Why are most interior doorways only 30 inches wide? Why are so many doorknobs hard to grip? And why do so many homes have a long stairway between the front door and the bedrooms?
Two typical answers to these questions would be, “because that’s the way we’ve always built houses” and “because these houses meet code.” (Those two reasons happen to be pretty weak, by the way.)
We’re all getting older, and many of us have family members with special needs. Ideally, the homes we build today will work well for people with a wide range of abilities. Designing buildings that can meet the needs of people with varying abilities is called “universal design.”
Most families have members with special needs; for example, my sister-in-law Caryn is blind. Caryn’s not a complainer, but I’ve learned a lot from Caryn about sidewalks. Some sidewalks are easy for blind pedestrians with canes to navigate; others are unsafe. Ideally, sidewalk surfaces should be consistent and predictable, with as few bumps and hard-to-interpret transitions as possible.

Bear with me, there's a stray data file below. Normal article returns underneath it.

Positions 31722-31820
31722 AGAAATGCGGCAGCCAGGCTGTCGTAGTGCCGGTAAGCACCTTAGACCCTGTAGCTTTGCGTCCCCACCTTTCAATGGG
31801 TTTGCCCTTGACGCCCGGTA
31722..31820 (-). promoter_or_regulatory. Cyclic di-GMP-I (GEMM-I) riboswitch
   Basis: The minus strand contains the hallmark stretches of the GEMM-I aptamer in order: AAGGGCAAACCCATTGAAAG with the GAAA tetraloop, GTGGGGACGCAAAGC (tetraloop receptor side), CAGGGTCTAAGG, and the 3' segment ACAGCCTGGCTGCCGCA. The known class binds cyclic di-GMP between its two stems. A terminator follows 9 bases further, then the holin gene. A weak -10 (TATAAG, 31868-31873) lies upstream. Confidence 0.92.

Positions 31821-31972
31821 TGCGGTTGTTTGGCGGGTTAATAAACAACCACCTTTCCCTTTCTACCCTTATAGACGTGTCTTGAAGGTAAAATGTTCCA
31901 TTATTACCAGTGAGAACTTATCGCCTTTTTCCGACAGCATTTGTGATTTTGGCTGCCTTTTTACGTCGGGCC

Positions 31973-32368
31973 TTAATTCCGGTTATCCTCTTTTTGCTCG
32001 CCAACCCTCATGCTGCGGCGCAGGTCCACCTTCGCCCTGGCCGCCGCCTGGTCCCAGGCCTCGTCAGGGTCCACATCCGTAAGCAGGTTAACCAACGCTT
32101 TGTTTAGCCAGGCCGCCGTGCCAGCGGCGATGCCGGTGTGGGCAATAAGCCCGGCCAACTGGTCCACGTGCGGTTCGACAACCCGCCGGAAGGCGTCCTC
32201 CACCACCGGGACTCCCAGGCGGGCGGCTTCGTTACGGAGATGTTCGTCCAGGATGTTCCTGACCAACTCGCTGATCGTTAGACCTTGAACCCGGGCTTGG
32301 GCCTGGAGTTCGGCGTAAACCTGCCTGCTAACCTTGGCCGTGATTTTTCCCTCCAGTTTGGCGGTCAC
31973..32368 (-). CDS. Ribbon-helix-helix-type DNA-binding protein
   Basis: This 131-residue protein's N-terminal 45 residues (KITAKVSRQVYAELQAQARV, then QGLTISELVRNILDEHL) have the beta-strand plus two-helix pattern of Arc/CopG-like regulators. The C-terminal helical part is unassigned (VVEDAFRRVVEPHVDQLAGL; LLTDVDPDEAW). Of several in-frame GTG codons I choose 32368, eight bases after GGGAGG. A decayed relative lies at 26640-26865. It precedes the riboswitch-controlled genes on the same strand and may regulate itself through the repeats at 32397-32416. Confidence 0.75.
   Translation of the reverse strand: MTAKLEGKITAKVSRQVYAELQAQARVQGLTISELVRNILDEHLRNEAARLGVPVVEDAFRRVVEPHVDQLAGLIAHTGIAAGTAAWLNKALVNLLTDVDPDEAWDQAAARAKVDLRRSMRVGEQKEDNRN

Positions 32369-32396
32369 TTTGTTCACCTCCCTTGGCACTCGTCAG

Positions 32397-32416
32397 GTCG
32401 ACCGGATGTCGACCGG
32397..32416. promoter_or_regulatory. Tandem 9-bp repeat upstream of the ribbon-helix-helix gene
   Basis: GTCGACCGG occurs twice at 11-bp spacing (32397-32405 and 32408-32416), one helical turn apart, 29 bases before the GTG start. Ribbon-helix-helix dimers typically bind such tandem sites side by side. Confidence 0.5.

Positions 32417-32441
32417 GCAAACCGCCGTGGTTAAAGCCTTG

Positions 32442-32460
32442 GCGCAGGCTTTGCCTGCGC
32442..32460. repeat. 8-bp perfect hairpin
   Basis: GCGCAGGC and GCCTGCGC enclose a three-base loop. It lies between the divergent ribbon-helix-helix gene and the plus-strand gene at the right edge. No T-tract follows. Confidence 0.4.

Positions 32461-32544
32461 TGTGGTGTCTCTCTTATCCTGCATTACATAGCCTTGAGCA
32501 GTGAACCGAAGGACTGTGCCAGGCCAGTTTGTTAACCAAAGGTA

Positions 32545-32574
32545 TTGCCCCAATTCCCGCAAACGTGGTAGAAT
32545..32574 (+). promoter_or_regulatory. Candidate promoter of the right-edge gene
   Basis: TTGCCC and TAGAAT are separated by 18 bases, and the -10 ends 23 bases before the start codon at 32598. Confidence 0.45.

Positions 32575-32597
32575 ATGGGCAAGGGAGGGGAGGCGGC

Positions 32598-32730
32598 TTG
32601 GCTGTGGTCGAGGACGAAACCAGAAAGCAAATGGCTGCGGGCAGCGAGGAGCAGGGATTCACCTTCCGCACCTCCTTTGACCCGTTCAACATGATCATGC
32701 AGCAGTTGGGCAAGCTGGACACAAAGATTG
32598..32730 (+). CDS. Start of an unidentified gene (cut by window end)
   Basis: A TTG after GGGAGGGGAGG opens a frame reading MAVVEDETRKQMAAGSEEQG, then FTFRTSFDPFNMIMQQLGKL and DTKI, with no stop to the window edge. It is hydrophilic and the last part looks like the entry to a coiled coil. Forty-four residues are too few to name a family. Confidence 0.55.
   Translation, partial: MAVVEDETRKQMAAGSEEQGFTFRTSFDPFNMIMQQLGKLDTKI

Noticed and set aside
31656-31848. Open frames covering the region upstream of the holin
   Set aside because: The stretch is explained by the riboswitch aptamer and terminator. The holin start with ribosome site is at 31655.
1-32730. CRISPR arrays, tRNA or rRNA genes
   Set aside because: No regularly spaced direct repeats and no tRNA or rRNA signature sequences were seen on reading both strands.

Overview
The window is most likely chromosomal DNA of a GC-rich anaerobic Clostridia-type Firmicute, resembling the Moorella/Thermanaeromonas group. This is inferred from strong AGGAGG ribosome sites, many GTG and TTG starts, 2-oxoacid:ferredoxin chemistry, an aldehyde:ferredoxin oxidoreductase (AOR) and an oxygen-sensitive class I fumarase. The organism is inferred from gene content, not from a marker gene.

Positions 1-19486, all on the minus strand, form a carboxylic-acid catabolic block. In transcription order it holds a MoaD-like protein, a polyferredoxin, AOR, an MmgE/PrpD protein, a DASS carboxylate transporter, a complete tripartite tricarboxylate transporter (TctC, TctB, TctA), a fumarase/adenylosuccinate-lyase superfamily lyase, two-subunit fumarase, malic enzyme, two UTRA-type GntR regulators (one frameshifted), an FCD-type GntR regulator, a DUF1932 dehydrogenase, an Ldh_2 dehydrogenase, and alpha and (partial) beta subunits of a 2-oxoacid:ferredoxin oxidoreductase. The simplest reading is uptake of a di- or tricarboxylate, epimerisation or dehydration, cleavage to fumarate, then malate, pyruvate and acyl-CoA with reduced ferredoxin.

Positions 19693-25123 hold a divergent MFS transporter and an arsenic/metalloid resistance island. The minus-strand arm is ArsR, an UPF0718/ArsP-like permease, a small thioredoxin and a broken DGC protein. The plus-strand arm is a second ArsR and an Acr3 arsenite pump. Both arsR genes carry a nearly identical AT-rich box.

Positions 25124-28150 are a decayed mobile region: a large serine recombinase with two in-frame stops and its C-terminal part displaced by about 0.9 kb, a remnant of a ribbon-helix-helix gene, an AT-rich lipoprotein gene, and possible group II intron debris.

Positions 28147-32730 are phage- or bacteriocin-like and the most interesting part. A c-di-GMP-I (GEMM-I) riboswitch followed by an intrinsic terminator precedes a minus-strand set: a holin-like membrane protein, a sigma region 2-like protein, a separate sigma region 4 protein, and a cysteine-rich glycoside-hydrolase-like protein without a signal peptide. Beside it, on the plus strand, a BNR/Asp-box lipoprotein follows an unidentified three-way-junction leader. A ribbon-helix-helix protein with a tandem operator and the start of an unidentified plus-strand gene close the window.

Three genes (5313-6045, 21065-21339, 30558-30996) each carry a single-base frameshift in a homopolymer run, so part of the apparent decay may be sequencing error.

Universal design strives to make buildings easy for a wide variety of people to use, including older people and people with disabilities. As much as possible, universal design attempts to meet the needs of people of all ages, sizes, and abilities.
A house that follow universal design principles often aims for “visitability” — including ease of use by friends in wheelchairs — and aims to accommodate owners planning an “aging in place” retirement. A house built to universal design principles should make it easy for the owners to live independently in their home for as long as possible.
Features that fall into the “universal design” category should be usable by a wide variety of people of different sizes and abilities. Accommodations that address a specific need…